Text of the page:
Tuesday, March 4, 2014

  • I lived in Sheringham when the floods of 1953b took place, it seems from the pictures I have seen took place again. They did extend the defences out to the east end towards Beeston Bump but I would inagine they would have to extend to West Runton and beyond to be of any effect. Also Salthouse and Blakeney would need something more that sandshingle banks. Unfortunately however you cannot raise the towns inland from these areas, which means either you abandon the coastal villages and town or you have to build defences for the future, not just the next high tide!!

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    canuk

    Monday, March 3, 2014

  • The money can be magically found to compensate those in Tory Lib Dem areas when they've been flooded. We just can't seem to find it when we need to protect them in the first place.

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    Jeffrey Osborne

    Monday, March 3, 2014

  • When this subject is discussed the public seems to be confused between flood protection based on good drainage systems and banks etc and sea defences. Some of the older sea defences and particularly those which have had more recent work on them did well, in other places there is a question of whether we want a beach or a concrete wall with the water lapping at it at all states of the tide. But the inadequacies of the Environment agency under Labour, their too close relationship with politically motivated dogma laden charities and the bureacracy heavy, academic driven set up has been driving Internal drainage boards and those who pay drainage rates to distraction.Take the case of one farmer who discovered badger setts in the bank of a fenland waterway where the water is above the land and a breach would cause flooding. The EA response was that the badgers must not be harmed. Pleas for dredging of artificial drainage channels created on the basis that they would need dredging fell on prejudiced ears of those who want to treat fenland drainage as the same as a natural river system.Pleas for weed removal-can't do it because it is dangerous work for EA employees-yet private IDBs have sophiisticated weed cutting devices . and the EA takes drainage rates fails to do the job and then spends money buying up farmland to "re wild" for birds because the places they usually nest are underwater for longer than even 80 year old people can remember. TheEA is part and parcel of Labours bash the countryside It is they and labour who are to blame for the mess we have had this winter-civil engineering projects cant be commissioned over night .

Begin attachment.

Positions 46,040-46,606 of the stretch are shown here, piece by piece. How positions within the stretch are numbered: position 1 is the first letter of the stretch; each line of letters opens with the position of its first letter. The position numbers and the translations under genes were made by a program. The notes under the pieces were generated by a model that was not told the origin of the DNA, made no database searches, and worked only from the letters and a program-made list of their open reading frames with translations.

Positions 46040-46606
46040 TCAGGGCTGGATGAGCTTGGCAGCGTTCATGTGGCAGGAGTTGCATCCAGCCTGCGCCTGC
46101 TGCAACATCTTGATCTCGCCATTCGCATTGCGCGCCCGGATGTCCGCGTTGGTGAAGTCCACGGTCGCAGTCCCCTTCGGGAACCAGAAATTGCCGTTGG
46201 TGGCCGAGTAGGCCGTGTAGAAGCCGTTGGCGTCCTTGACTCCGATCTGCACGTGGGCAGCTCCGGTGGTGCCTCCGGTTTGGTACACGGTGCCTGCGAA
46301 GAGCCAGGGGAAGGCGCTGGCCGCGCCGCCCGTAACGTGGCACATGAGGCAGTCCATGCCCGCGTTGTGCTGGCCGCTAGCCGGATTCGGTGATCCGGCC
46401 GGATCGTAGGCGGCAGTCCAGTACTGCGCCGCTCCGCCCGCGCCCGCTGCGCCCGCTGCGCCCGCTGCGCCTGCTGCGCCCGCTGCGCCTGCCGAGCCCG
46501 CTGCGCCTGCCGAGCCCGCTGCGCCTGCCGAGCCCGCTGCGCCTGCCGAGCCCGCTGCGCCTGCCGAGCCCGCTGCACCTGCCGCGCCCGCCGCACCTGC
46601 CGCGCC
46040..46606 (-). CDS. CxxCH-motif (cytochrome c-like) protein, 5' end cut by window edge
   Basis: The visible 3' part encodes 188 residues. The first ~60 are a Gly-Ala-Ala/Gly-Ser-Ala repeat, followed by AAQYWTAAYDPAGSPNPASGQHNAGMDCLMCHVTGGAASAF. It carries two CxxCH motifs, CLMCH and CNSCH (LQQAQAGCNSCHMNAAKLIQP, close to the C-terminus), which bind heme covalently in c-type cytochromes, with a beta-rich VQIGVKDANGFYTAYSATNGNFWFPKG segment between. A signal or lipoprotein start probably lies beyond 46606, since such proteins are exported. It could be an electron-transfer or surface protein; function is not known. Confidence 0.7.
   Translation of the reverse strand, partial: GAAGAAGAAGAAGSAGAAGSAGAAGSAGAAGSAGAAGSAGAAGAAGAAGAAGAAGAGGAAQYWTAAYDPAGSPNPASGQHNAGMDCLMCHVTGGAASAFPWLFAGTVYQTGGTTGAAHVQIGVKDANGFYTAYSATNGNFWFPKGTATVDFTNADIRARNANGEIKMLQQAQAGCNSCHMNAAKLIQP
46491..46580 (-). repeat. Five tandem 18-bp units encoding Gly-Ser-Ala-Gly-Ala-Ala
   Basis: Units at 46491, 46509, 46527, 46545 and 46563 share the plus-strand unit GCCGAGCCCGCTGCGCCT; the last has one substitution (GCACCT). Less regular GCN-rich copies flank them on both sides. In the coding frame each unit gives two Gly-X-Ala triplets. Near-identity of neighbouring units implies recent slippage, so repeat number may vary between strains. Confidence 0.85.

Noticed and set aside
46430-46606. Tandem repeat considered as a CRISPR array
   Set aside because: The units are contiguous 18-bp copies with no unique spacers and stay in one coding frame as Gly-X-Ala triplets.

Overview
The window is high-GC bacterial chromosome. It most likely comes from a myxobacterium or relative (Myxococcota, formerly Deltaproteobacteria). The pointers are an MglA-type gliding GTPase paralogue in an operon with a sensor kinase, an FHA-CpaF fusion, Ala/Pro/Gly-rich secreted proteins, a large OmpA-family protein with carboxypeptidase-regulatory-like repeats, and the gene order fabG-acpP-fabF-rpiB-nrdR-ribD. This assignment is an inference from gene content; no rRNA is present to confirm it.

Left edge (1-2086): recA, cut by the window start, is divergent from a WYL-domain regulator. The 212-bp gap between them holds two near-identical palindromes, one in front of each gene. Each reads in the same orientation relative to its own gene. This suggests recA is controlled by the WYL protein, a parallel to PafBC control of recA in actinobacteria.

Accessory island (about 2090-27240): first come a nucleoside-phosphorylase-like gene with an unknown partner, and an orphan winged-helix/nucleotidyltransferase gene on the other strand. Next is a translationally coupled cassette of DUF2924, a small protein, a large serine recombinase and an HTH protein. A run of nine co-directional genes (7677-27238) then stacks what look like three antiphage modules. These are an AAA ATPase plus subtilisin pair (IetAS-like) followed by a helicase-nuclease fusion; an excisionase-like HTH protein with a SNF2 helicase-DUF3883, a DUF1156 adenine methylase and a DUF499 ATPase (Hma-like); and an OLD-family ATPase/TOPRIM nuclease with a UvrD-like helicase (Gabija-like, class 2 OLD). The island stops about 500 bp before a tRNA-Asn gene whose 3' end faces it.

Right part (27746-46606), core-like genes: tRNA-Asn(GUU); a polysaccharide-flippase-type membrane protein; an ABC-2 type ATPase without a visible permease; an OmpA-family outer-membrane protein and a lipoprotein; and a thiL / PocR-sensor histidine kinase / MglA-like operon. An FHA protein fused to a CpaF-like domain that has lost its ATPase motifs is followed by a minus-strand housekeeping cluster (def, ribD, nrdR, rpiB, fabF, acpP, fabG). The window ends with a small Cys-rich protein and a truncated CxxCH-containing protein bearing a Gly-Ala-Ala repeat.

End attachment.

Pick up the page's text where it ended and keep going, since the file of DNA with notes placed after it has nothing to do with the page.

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    Daisy Roots

    Monday, March 3, 2014